When viewers look at my work I want them to be inspired by what they see. I want to build bridges between art and design, and not be hesitant to explore the similarities that exist between the two disciplines. There are principles that art and design share, such as color, shape, texture, lighting, balance symmetry, and composition. I am very aware of those similarities and nuances. Primary colors show through in my work often; colors like red, yellow and blue are the colors that most people start with in life in the form of children's toys or coloring crayons. I juxtapose these colors to create agitation in order to grab viewers’ attention.

Utilizing ambiguity is very important to me. I strive to create areas and space for viewers to explore and form views about what they see. This interaction is very important to a great piece of art. Readers bring their own personal imagery to the story and create a personal interaction. Compositions that contain symbols or words are very appealing to me. I find visual lyrics in patterns that contain typography. Visual and lyrical patterns are everywhere in the physical world of design.

It is my intention to create balance between art and graphic design. I feel that I can achieve this balance by taking the fundamentals of each discipline and combining them in fresh ways. I like to work with found objects in a way as to transform what may have been regarded as waste into something new and cherished. In an expanding world of waste and vast commercialization, the byproducts of consumerism are filling dumps and landfills more and more every second. I appreciate the trend started in the 20th century by avant garde artists and modernists to use found objects as a new medium for carrying visual expression. Found objects and recycled materials present new and exciting challenges for me to explore.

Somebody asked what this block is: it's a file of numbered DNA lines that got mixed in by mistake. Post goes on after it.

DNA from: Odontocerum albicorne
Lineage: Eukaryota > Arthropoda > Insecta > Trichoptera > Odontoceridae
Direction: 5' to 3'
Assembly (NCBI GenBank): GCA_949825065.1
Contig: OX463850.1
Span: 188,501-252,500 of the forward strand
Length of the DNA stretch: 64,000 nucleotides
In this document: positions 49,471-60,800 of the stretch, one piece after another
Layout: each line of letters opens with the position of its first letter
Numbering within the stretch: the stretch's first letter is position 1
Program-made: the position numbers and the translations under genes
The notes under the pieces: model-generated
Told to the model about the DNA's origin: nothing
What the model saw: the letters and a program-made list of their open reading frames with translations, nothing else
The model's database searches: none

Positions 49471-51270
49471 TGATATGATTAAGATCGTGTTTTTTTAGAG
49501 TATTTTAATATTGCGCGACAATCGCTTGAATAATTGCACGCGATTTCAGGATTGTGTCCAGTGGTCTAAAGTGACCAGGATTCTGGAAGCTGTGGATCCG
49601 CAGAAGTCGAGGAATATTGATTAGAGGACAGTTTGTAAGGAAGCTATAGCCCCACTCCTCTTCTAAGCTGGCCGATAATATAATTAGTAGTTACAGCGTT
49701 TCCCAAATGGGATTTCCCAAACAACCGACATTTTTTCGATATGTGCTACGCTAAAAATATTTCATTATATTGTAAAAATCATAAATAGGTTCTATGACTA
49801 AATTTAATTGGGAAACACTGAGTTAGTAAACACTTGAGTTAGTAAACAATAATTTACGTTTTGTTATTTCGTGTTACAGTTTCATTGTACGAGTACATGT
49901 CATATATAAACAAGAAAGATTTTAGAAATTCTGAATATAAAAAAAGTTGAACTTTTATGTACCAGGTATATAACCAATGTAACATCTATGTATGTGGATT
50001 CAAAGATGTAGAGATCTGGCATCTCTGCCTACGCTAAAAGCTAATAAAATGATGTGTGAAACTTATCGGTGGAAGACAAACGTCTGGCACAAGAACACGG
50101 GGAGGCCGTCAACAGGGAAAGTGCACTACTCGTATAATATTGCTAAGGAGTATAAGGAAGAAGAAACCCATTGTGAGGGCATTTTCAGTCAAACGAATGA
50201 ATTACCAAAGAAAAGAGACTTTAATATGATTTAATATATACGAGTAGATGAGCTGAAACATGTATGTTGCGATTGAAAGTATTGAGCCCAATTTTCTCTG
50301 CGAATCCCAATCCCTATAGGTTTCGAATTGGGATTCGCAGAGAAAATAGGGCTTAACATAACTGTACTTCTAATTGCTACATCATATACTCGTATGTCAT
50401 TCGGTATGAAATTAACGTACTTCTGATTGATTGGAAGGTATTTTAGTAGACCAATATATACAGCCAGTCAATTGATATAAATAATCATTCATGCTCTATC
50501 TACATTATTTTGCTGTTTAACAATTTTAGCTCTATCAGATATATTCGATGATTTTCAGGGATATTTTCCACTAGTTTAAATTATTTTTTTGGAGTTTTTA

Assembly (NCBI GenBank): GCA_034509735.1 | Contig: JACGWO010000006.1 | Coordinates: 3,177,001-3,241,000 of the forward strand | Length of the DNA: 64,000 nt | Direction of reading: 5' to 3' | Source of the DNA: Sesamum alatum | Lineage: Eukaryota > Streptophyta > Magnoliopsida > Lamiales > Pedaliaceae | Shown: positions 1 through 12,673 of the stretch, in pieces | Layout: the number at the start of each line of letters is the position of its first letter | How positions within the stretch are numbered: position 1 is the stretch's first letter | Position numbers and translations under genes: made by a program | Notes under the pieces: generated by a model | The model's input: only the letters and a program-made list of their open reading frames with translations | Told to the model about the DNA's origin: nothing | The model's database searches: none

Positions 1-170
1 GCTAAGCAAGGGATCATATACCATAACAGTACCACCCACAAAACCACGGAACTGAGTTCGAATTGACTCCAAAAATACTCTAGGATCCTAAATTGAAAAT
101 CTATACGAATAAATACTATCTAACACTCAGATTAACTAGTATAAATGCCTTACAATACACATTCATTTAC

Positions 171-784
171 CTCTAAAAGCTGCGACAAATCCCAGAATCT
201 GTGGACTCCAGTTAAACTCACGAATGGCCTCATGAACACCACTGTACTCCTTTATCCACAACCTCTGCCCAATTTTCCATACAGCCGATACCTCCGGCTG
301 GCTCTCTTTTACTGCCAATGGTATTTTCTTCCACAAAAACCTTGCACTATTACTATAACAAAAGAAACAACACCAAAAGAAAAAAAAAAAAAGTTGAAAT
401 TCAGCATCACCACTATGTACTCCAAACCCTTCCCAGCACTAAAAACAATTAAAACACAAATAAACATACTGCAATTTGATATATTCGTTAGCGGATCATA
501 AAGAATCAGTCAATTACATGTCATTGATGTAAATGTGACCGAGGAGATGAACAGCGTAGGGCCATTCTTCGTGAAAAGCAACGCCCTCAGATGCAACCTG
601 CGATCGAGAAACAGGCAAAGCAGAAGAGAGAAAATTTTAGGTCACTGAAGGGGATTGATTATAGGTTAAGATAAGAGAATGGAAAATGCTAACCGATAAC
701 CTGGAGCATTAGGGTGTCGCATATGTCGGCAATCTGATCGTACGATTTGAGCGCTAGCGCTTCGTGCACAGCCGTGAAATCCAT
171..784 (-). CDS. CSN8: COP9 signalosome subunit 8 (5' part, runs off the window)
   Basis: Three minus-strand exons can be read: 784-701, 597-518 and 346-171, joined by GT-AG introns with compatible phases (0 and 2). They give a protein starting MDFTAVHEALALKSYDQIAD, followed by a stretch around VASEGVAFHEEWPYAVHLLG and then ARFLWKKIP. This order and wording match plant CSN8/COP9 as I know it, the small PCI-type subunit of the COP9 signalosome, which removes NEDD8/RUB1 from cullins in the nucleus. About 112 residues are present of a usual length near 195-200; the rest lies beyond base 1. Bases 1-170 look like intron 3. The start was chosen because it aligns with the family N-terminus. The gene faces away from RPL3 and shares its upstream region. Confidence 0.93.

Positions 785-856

There are histories that have been recorded on such materials as wood, metal and plastic that show the passage of time. This recorded history can take place on a scrap of wood through layers of paint that have been applied consecutively over many years and then erosion takes place. These types of surfaces are of great interest to me and my work because they are unexpected and unique and help build the bridge between art and design.

My works can be viewed at my website. (

© Paolo Pedini, 2009